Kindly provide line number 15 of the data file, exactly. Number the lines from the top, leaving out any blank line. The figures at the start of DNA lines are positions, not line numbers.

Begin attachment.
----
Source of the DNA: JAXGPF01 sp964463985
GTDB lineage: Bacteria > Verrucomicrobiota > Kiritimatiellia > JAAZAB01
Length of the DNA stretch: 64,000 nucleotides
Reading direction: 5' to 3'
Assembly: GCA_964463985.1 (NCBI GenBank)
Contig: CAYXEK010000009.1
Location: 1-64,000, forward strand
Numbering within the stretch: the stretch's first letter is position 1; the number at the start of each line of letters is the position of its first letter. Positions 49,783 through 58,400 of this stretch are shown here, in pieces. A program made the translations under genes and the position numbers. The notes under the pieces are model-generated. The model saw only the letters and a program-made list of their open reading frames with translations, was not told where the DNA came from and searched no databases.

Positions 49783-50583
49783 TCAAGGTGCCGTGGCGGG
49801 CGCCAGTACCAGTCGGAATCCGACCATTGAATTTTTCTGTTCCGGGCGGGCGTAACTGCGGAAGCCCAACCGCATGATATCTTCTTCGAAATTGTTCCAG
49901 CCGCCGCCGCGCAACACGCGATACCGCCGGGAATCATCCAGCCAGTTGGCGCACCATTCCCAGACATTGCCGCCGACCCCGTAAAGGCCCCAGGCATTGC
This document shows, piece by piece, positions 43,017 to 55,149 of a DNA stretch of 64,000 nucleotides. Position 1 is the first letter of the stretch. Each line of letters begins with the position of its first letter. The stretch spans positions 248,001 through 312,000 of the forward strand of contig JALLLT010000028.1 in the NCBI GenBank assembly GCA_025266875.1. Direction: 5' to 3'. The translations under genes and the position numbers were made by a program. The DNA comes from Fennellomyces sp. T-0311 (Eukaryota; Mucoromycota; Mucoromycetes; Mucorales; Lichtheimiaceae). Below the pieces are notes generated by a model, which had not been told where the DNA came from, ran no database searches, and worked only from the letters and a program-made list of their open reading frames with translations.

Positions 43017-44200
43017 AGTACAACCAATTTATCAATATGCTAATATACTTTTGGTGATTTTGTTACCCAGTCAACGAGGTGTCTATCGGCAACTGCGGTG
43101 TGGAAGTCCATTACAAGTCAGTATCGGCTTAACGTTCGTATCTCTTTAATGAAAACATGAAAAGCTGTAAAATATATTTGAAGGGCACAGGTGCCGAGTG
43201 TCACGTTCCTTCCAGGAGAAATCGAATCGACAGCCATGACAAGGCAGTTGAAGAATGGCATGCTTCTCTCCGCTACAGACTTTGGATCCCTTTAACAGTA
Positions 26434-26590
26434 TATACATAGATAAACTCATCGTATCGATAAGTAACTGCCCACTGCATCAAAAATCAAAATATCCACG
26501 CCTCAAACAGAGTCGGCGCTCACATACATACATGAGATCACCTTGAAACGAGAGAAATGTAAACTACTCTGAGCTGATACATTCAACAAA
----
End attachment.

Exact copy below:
43017 AGTACAACCAATTTATCAATATGCTAATATACTTTTGGTGATTTTGTTACCCAGTCAACGAGGTGTCTATCGGCAACTGCGGTG